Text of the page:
Psychics

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Psychic Detective Seeks Money for Nothing


There are still signs posted on telegraph poles throughout the Bay Area, seeking information about missing 8-year-old Sandra Cantu who disappeared from outside her home in Tracy, CA, on March, 27. Tragically, we now know that the little girl was murdered.

San Mateo psychic pleads 'no contest' in fraud case

R.I.P. Senator Pell: Champion of college education and ESP

Senator Claiborne Pell passed away on New Year's day. The 90 year-old former Senator from Rhode Island is fondly remembered by the tens of millions of students who have been able to go to college thanks to the financial aid grants named in his honor.

Skeptics have their own reason to mourn the six-term Senator. He earned the nickname "Senator Oddball" from Time magazine for his obsession with ESP. The Washington Post's obituary explains that he earned the moniker because of:

a 1987 incident when, fearing an extrasensory perception gap with the Soviets, he invited carnival-level spoon bender Uri Geller to Washington to demonstrate his skills. Sen. Pell also attended a symposium on UFO abductions.

San Mateo psychic charged with theft

Janet Adams' booking photoJanet Adams, a self-described psychic, was arrested for bilking an 85-year-old woman out of $80,330. According to the San Francisco Chronicle, Adams told the victim "that her husband would die of a heart attack if she didn't immediately pay $13,000 for 'special prayers,' the prosecutor said."

On subsequent visits, the purported psychic extracted more and more money from the elderly victim, until her (still-healthy) husband noticed the odd transactions.

Bay Area "Psychic" Exposed

San Francisco resident Lisa Marie Miller bilked a Santa Clara woman out of $108,000 and a sports car by giving her "spiritual cleanings", according to an article in the San Francisco Chronicle (available here: http://www.sfgate.com/cgi-bin/article.cgi?f=/c/a/2008/12/09/BA8H14KOHF.D... ).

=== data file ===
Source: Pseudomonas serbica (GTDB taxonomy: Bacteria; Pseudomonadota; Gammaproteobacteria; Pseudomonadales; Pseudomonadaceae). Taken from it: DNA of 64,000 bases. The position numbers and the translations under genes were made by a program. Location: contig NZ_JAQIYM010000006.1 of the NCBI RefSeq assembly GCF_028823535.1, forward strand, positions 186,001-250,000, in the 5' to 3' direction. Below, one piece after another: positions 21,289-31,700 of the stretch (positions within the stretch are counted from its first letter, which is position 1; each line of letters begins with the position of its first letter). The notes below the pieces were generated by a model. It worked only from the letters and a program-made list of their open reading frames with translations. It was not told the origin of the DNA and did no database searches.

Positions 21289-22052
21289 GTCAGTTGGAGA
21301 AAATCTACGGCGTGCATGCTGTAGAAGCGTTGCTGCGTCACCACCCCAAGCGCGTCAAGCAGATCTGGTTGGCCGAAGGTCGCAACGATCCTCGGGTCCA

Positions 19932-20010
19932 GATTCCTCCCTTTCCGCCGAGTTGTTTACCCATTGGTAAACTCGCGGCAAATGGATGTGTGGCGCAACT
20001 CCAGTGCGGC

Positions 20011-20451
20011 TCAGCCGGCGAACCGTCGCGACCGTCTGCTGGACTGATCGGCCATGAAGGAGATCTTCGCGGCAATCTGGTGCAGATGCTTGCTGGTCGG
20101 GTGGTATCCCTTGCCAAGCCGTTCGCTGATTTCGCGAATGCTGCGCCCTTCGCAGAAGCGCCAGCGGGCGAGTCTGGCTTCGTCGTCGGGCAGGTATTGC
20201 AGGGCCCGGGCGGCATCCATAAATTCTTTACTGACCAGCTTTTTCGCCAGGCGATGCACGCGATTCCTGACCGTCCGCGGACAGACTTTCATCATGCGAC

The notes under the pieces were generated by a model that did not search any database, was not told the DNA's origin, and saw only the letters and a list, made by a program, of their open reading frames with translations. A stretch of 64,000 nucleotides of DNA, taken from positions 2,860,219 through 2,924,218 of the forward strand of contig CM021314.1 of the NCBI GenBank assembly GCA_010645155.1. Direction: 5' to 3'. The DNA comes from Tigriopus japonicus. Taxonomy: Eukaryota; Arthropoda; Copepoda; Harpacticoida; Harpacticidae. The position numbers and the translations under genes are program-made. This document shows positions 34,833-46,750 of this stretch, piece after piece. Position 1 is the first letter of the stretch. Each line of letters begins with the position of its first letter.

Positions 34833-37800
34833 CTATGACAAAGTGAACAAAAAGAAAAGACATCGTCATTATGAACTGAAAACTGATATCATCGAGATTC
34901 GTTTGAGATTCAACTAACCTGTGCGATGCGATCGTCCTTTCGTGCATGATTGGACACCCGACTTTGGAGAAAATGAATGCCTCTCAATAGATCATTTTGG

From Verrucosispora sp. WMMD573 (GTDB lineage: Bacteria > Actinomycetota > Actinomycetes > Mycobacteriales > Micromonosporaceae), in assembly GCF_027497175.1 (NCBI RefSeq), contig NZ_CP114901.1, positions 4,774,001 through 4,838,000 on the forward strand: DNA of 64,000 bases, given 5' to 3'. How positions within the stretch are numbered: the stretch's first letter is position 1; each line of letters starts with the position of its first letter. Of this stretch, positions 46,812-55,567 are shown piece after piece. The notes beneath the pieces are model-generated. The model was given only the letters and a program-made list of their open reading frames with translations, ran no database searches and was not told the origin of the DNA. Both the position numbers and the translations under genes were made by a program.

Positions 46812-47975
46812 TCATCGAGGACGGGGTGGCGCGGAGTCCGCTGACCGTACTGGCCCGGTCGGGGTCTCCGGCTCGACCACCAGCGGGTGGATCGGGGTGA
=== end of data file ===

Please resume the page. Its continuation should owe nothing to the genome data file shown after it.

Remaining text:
The Sacramento Scene

By: 
Terence J. Sandbek
Originally published in BASIS
Volume: 
1
Number: 
4
September 1982

Gullibility knows no boundaries: It infects young and old, rich and poor, male and female, educated and uneducated. What happens in Sacramento happens in San Francisco and Chico. People who fall for psychic foolishness here are no different from people all over the world. As we report happenings in our area, remember that we in metropolitan Sacramento are neither more nor less gullible than people elsewhere.

A Challenge to All Psychics

Originally published in BASIS
Volume: 
1
Number: 
4
September 1982

We are the Bay Area Skeptics (BAS), a group of people who support the testing of paranormal claims, but are unconvinced by any of the supposed proofs of psychic powers that have been presented so far. We are committed only to finding out the truth about so-called psychic powers, whatever that truth may be. Nothing would be more exciting than to discover the existence of a genuine psychic power, if such a thing exists.

More Tracking

By: 
Michael McCarthy
Originally published in BASIS
Volume: 
1
Number: 
3
August 1982

[Ed. Note: Both Ken Bomben and Mike McCarthy did excellent analyses of Jeanne Borger's predictions. Although J.B. is not strictly Bay Area, she is widely known enough that an analysis seems instructive. Since we published Ken on the specifics, let's see the fine job Mike did on the methods.]

Tracking a "Psychic"

By: 
Dr. Kenneth D. Bomben
Originally published in BASIS
Volume: 
1
Number: 
3
August 1982

On Dec. 31, 1981, Channel 7 (KGO) had psychic Jeanne Borger on "AM San Francisco" to make predictions of events for 1982. Among other predictions (which cannot be evaluated until the end of 1982), she made two predictions for times early in 1982: (1) there would be a Reagan assassination attempt in April, and (2) the stock market would hit 700 in April.

Oscar, the Hospice Cat ??? Or Kitty Kevorkian?

By: 
John R. Cole, BAS Board, CSI fellow
Originally published in BASIS
July-September

July 2007 news included the case of a cat named Oscar who allegedly predicted which patients in a hospice would soon die. As SF Chronicle columnist Jon Carroll noted (30 Jul 2007), this seems a bit of a stretch.

"... Oscar's 'uncanny knack of knowing when people are going to die' [looks fishy]. Apparently he walks aloofly around the halls of the Providence, R.I., nursing home where he lives, and then settles down with a person who, only a few hours later, dies. Oscar somehow intuits the imminence of death and provides succor in these last hours - or so the story goes.

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